F64 Mystics, Heretics, Saintly Madmen, and Holy Fools in World Spiritual Traditions NEW
Oct. 10 – Nov. 28 (8 sessions)
Thursdays, 12:10 – 1:50 p.m.
by Svitlana Kobets, PhD
Chelsea Hotel, Monarch Room
In this course we will examine extraordinary spiritual personalities representative of the paradigm of sacred madness, as well as the religious traditions to which they belonged (including Christianity, Judaism, Hellenistic tradition, Islam, and Tibetan Buddhism). Concepts central to our discussion will include orthodoxy and heresy, canon and deviance, mysticism and gnosis, as well as what Michel Foucault aptly called “the technologies of the Self.” Our focus will be on cultural developments and beliefs, which informed and brought to prominence such representatives of saintly subversion as Hebrew prophets, early Christian mad saints (Saloi), Western mystics (e.g. Francis of Assisi), as well as Tibetan Buddhist (Düdjom Lingpa) and Sufi (Rumi) visionaries. They might have appeared subversive and their teachings inconceivable, but they have left an important mark in history and their legacy endures to this day.
1. October 10
Introduction. Hebrew Prophet and the paradigm of sacred madness. The Hebrew prophet as mystic. Jesus Christ as a Hebrew prophet. Imitation of Christ. Apostle Paul's "The First Epistle to the Corinthians." The Desert ascetics.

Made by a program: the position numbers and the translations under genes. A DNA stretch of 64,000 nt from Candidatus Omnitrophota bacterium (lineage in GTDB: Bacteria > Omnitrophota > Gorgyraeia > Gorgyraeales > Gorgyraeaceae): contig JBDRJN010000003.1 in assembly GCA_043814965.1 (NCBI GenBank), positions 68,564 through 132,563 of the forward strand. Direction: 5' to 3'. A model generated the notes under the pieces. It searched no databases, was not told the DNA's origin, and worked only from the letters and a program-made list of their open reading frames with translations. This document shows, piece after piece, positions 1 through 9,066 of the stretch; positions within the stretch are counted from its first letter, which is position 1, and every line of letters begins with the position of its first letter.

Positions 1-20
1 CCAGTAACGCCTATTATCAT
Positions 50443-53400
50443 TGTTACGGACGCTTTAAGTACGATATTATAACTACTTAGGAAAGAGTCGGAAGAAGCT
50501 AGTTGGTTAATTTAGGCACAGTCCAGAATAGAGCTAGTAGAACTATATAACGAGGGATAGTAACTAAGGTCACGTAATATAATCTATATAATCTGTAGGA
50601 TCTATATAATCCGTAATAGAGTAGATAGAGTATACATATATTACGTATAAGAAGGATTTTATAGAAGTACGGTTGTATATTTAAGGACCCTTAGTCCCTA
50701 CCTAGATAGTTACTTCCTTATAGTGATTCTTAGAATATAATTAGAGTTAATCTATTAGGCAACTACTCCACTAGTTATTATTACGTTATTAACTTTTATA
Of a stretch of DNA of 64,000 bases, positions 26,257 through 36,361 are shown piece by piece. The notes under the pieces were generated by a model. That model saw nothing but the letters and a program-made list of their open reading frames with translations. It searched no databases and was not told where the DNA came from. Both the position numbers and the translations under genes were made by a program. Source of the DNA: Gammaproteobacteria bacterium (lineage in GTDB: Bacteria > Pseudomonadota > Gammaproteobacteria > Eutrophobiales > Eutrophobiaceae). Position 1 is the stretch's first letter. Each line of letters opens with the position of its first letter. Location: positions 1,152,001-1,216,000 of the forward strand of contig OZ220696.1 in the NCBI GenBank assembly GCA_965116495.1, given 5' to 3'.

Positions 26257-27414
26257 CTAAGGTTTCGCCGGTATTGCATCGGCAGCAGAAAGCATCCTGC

2. October 17
The New Testament and mysticism: Jesus Christ, St. Paul and mystical visions. The Desert ascetics. Life of Antony the Great.
3. October 24 God's Secret Saints and holy fools: Palladius' "The Nun Who Feigned Madness"
Ascetic movement and subversive virtue: beggars, wanderers, returning ascetics and holy fools. Wandering for Christ's Sake and Palladius' "Sarapion the Sindonite."
Additional: Nikolai Rimsky Korsakov The Song of Alexis, the Man of God, op 20 for Chorus and Orchestra
4. October 31
Visionaries of the Hellenistic World. Early Christian Visionaries. Visions in the Passion of Perpetua and Felicitas. Visions in The Shephard of Herman. Visions in the Desert.
5. November 7
Mysticism in Early Judaism: Apocalyptic literature, Hellenistic Judaism of Philo of Alexandria, Jewish monks: the Essenes and the Therapeutae. Ascetic perfection and modified mind. God's secret servants in the Tale about Euphrosynus the Cook and in The Life of Alexis the Man of God. The perfect Christian as a fool for Christ: Syrian Liber Graduum (Book of Steps).
6. November 14
John Climacus and Leontius of Napolis—the holy fool as a visionary. Andrew the Fool of Constantinople and Basil the Younger: the holy fool as a mystic.
7. November 21Holy fools in Western Christianity: Sacred and secular fools in Medieval Europe. St. Francis of Assisi. Mad lovers of Jesus. Female holy fools: subversion and folly in Eastern and Western Christian traditions. Divine madmen and mystics in Islam: the Qalandar and Sufi
8. November 28
Visionary Tibet. Holy fools in the modern world: the holy fool in literature and culture. The fool as a cultural archetype. Conclusions